In order to archive information about artist’s production processes, such as techniques and materials, we create high quality short films for each artist.
When you look at the images of Masuda’s ceramic sculpture on the screen of electric devices, you may think they are bad photos that don’t have enough resolution. But you shouldn’t complain about the images, because Masuda’s pieces were made to look exactly like what you saw on the screen. The idea of Masuda’s works comes from the low pixel icons in the home computer games that dominated the 1980s internationally.
Masuda’s ceramic sculptures are filled with humor, surprise and originality, so that people can enjoy them by just looking at them. However, it is important to remember that Masuda wants to express an interesting concept through his whimsical sculpture.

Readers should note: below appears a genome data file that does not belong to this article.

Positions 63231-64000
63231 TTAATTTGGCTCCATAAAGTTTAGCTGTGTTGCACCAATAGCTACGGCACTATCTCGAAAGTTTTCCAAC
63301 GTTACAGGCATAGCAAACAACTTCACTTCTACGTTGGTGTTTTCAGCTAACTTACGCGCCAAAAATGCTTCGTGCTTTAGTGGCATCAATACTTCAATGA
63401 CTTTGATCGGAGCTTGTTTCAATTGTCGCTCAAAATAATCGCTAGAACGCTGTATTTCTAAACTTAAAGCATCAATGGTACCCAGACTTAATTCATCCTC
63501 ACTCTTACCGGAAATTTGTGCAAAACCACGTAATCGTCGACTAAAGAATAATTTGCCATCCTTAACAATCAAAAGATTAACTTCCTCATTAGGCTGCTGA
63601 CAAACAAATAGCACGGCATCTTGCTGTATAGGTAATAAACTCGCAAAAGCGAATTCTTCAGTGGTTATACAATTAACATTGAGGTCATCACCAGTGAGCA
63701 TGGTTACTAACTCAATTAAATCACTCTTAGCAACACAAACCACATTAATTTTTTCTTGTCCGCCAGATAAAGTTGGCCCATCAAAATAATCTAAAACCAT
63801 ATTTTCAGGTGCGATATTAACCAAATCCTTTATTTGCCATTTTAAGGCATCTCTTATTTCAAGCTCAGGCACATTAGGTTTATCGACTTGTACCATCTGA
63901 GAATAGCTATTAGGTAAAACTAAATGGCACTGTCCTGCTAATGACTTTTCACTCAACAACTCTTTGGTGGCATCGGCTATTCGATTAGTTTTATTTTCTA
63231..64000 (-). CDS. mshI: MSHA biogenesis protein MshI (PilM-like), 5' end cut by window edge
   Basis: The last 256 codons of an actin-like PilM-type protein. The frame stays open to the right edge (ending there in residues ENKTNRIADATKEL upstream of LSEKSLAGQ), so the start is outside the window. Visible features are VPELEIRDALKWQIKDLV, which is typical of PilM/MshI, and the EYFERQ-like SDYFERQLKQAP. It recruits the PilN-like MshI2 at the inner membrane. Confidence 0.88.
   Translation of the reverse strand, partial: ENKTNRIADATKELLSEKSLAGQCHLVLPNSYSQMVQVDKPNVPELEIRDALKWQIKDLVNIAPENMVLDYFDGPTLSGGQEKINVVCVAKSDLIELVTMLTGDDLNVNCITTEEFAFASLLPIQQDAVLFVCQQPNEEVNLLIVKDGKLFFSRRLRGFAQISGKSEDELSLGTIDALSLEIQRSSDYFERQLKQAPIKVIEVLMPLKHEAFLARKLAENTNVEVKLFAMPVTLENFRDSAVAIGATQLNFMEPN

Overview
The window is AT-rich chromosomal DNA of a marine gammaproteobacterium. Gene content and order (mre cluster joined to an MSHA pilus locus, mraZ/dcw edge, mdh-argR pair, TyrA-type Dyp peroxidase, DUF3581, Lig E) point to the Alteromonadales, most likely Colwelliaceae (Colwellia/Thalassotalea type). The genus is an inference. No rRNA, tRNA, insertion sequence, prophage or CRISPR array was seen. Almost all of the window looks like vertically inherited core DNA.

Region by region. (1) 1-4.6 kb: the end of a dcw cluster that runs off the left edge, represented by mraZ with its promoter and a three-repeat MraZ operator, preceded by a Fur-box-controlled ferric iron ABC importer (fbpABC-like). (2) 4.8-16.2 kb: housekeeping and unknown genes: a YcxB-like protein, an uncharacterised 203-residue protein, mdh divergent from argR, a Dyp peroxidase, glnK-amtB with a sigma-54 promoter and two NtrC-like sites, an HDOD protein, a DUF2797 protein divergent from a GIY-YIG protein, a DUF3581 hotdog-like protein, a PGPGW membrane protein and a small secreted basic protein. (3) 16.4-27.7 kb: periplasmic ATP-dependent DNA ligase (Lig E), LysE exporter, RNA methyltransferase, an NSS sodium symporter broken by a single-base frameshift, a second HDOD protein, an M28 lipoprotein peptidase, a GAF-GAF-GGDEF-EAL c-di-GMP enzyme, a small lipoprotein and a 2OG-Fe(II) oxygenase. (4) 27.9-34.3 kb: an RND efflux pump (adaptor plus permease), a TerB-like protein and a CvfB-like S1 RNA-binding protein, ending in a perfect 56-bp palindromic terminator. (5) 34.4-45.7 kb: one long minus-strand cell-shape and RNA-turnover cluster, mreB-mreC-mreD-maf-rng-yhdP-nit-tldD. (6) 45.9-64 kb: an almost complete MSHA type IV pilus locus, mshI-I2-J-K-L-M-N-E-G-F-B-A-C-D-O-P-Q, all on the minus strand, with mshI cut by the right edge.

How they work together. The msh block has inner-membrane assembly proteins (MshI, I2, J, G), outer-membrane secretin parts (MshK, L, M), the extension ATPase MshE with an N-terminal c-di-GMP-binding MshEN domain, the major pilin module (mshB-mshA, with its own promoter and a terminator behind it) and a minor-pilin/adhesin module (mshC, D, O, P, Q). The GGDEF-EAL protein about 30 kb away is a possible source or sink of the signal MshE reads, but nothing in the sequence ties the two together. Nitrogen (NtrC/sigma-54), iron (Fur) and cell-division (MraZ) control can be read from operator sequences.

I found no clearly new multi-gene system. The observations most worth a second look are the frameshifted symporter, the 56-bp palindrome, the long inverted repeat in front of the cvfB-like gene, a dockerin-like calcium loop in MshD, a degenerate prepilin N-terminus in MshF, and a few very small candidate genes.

When artwork is created out of unexpected material, or uses unusual motifs or forms, people are surprised and often confused. Masuda suggests that this confusion comes from the preconceived notions people have about ceramics. In order to make people rethink their preconceived notions, Masuda tries to remove from his pieces all the customary characteristics of ceramics, like the firing effect, glaze, curved line or functionality.
However, Masuda’s pieces do inherit some characteristics of traditional Japanese works of art; for example, he focuses on intricate details and he employs the kind of humor we often observe in some NETSUKE and UKIYOE woodblock prints. This dichotomy is visible in the appearance of his sculptures as well. The motifs of Masuda’s sculpture exist in a two-dimensional world, but he expresses them in three-dimensional forms.
The boundaries within the arts has become blurred in recent years, so it is not surprising that a ceramic artist, like Masuda, has emerged with his unique concept that hopefully will be appreciated in a variety of ways.